There were so many details of the policy that I’d been unaware of, so it was very educational; afterwards I went to seek out the book and made the first of several probably inadvisable purchases (inadvisable in terms of my bank balance, the weight of my luggage on the way home, and the shelf space in our house, that is). Meanwhile Darryl was presenting his new book about Putin.

Another highlight was seeing the work of several Czech artists who’d been given exhibition space; I also watched them being interviewed and saw them participate in a ‘live draw’. It seems the Czechs have a certain droll sense of humour and I like it! I will say that during a session about residency swaps (where each artist had been sent to a foreign city for a month to explore their comics art) I began to feel old; probably too old to apply for or be accepted by such a programme, since the participants were such bright young things. Probably my own insecurities coming out there, though.

I watched the video interview with Jeff Lemire on the big screen but skipped my husband’s fave, Simon Hanselmann, as he really isn’t my sort of thing. It sounds like I made the right decision as I had reports back that I almost certainly wouldn’t have enjoyed it.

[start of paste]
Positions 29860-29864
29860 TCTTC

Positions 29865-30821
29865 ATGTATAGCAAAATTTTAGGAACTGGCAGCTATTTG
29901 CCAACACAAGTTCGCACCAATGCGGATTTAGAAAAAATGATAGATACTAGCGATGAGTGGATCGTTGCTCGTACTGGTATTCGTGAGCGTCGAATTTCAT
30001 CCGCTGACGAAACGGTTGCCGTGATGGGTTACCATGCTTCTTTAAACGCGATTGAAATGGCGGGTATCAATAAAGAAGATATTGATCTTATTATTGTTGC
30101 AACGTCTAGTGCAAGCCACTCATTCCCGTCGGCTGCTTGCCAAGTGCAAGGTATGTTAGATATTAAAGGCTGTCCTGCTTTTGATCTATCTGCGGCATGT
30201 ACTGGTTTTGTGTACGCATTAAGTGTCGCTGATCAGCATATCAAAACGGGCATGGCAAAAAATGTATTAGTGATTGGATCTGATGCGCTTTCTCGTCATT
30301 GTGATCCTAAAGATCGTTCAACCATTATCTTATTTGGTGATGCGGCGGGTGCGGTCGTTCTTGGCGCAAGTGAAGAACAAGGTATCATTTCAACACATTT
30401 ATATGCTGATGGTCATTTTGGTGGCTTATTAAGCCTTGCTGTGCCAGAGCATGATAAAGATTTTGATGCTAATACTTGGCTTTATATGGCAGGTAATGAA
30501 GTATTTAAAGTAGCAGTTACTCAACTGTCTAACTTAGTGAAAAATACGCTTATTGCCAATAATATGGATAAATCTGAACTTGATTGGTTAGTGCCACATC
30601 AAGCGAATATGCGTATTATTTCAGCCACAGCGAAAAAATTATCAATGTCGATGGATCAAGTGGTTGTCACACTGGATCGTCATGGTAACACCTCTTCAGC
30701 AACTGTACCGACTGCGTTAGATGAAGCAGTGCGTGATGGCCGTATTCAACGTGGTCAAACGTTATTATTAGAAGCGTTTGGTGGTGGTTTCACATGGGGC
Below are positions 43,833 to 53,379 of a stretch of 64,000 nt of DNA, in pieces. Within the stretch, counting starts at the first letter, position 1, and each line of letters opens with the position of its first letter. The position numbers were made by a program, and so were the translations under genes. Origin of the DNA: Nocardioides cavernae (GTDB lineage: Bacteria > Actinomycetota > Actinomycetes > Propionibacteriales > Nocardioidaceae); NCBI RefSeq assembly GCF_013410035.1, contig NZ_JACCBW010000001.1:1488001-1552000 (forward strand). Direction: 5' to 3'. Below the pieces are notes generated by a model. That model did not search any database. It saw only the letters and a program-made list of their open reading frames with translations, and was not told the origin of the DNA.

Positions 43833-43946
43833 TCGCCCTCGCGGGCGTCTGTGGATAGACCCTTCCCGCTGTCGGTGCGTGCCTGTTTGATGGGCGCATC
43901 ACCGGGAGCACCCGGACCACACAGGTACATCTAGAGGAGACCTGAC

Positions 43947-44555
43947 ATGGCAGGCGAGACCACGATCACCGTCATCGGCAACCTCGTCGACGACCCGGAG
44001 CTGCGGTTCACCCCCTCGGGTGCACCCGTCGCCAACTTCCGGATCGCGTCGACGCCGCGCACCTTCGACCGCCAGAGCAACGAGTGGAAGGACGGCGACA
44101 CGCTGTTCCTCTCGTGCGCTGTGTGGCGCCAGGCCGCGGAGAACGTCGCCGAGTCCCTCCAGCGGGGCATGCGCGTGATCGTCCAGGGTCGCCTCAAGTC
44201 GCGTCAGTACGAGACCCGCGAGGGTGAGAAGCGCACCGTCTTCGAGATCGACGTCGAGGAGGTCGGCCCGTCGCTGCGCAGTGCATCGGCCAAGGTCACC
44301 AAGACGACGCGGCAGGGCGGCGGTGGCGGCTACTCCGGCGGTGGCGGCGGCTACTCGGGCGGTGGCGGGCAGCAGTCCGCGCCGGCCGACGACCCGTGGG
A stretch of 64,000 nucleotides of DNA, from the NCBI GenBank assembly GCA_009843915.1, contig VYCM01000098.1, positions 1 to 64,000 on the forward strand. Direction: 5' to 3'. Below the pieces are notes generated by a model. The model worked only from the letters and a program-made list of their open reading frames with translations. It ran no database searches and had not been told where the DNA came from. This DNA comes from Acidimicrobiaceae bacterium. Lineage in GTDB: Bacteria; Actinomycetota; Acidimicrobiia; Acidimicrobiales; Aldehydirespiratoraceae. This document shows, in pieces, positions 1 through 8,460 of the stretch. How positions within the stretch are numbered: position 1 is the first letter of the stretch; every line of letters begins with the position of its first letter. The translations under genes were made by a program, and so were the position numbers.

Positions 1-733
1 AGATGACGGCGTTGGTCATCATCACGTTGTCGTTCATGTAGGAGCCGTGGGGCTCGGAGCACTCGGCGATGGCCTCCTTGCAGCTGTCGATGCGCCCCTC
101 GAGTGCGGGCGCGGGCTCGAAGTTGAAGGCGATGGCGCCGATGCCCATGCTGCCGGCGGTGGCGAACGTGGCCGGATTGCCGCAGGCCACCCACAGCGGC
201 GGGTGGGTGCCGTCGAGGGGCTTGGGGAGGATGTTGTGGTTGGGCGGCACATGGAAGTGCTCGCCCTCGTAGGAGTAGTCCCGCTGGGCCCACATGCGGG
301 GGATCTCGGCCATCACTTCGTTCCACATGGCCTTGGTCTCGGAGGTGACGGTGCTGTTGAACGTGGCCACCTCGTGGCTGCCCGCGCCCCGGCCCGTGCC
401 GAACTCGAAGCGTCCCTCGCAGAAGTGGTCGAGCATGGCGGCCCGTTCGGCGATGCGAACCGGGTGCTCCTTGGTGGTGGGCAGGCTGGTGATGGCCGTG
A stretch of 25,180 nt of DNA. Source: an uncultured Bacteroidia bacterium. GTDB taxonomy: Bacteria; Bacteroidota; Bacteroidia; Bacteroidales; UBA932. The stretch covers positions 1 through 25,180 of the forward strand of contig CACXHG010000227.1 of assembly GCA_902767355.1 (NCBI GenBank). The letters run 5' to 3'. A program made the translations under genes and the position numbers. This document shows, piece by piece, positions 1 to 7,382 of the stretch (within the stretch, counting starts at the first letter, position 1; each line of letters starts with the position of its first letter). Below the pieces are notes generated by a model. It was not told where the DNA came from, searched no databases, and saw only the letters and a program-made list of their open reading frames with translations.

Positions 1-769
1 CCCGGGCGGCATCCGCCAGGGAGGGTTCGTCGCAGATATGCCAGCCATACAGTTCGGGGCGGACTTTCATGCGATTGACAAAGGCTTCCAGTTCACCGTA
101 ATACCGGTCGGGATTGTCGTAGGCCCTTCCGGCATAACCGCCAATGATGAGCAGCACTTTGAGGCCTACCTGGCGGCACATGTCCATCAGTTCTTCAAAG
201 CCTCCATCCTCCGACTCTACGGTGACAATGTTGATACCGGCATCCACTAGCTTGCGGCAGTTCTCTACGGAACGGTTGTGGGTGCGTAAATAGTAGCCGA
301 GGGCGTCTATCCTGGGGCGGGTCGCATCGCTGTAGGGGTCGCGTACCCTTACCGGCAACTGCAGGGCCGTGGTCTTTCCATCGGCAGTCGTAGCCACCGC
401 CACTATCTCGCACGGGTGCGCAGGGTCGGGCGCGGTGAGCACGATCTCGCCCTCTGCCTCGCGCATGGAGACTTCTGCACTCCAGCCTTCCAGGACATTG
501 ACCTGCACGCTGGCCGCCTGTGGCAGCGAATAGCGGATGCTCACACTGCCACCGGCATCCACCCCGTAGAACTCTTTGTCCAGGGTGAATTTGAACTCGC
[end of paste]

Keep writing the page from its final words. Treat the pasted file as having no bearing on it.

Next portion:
The Myriad artists each took the mic in a joint session, each giving a very good account of how ‘culture, class and belonging’ fits into their work, and, apparently, boosting their sales in the process. That night there was also an open mic, hosted by Oliver East, for comic artists to read their stuff, which is how I ended up buying Pete Morey‘s ‘Endswell’ trilogy – which turned out to be even more layered and compelling than I’d thought, so that was a good idea.

The alarm’s just gone off so I’ll stop there other than to say I’m proud to have managed to keep up with my daily Inktober illustrations even despite the amount of travelling I’ve done this month – it’s involved drawing in hotel lobbies, on trains and in the hostel bunk bed, and also some canny stocking up of images where I could. Only eight to go now. You can see them all on my Instagram should you so desire.

Published by Myfanwy Tristram

I am an illustrator, situated in Brighton on the south coast of England, and with a special interest in comics and graphic memoir. I also work for a non-profit which encourages people to be active in democracy and to exercise rights such as the right to information through FOIA.